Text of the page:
June 30, 2012

Ancient Egyptian Pyramids at Dahshur Part 3

The first explanation for the rhomboid shape was given early in the nineteenth century by Sir J. Gardner Wilkinson who suggested that the monument had to be completed in haste because the king died prematurely. Perring supported this view since he thought that the smaller packing blocks and less careful work in the upper part suggested a hurried construction. For two reasons this explanation is not convincing. In the first place, owing to the geometric shape of a pyramid, the quantity of stone that can be saved in changing the top part is not large. In the present case it amounts to only g per cent of the total masonry, an economy hardly worthwhile. Secondly, the next pyramid, the Red one, was entirely built at this lower angle.


Ancient Egyptian Pyramids
The second explanation given for the change in angle is that the superincumbent weight had to be reduced because cracks had developed in the building. It has also been argued that the cedar- wood beams in the upper chamber were introduced in order to shore up the structure against lateral pressure. Reasonable as this explanation might appear at first sight, the technological evidence is quite unconvincing. First of all, as was mentioned in the last chapter, the effect of pressure due to the weight of stone on the rest of the building is not serious and, moreover, the reduction in weight on lowering the angle of elevation amounts in this case to no more than 23 per cent. The cracks in the Bent Pyramid are small and could easily be plastered over. They are no worse than the cracks due to ‘settling’ in any other pyramid. As regards the cedar beams, they are at right angles to the acting force and, in any case, would have been easily broken by the forces involved. It is our opinion that they were not introduced later to save the structure, but that they were used as horizontal spacers while the pyramid was being built. They were not removed because, as the shape of the roof shows, the upper chamber was never finished. Far from being damaged, this corbelled roof presents the same aspect as the undressed roof slabs in the Meidum pyramid. There, incidentally, cedarwood spacers had been employed, too, and their remnants are still in situ. Altogether there existed in the Bent Pyramid itself no reason to reduce the superincumbent weight of masonry.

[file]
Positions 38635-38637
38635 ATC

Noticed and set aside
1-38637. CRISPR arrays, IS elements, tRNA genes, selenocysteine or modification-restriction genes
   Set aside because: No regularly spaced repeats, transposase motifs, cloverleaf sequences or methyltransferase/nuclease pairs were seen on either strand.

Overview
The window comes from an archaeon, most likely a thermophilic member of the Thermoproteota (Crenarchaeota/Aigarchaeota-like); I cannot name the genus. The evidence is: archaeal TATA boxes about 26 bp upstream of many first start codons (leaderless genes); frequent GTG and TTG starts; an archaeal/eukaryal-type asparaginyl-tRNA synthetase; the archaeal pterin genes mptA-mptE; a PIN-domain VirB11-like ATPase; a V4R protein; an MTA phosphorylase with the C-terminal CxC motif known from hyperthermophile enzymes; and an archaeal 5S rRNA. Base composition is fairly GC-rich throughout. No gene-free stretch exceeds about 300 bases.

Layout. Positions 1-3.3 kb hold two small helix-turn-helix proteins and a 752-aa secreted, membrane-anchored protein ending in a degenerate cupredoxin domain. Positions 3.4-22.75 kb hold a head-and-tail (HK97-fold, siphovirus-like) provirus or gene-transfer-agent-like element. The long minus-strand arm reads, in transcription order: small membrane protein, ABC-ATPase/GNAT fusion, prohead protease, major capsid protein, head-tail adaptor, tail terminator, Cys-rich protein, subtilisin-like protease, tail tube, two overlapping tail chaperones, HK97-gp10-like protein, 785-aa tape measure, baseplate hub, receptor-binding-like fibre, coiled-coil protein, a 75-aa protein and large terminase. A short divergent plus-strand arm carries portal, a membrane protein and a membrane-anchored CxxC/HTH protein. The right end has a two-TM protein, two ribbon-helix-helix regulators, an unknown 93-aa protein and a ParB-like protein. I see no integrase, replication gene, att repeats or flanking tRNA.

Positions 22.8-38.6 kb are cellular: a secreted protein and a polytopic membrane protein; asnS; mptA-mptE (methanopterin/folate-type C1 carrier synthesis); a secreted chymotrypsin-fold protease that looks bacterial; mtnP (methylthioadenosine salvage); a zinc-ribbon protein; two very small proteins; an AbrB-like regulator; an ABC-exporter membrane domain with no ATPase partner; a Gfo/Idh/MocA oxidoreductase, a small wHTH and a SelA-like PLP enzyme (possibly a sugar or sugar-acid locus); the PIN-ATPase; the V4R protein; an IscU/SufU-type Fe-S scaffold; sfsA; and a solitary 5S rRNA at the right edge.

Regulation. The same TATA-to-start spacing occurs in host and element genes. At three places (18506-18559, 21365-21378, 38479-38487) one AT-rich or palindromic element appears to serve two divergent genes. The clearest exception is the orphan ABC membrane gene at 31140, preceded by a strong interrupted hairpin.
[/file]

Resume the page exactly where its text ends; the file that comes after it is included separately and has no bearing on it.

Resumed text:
On the other hand, we have ample evidence that it was primarily the angle of elevation and not the weight which was considered perilous, and that the danger envisaged was not a crushing of the interior chambers but a slip of the outer mantle. It was this slip which had caused the disaster at Meidum and it appears an inescapable conclusion that the change in design of the Bent Pyramid was an effort to avoid a similar catastrophe at Dahshur. At the time when the Meidum pyramid collapsed, nothing could be altered at the half-finished Dahshur structure, except the construction of the packing and the outer casing. And for this there is, indeed, clear evidence. When the step pyramid at Meidum (E2) was transformed into a true pyramid (E3), packing blocks had been put onto the steps in horizontal layers. Moreover, these layers had been continued for about 6 m. beyond the outer limits of the supporting buttress walls. It was evidently here that the disaster occurred and the builders at Dahshur had to make sure that any repetition of it should be avoided. They were fully aware of Imhotep’s stabilising device of inwardly inclined buttress walls, composed of layers of masonry sloping towards the centre of the structure. In order to assure similar inward thrust by the outermost layers of the Bent Pyramid, they laid the packing blocks and also the casing stones not horizontally but in courses which slope inward at an angle of about 6°.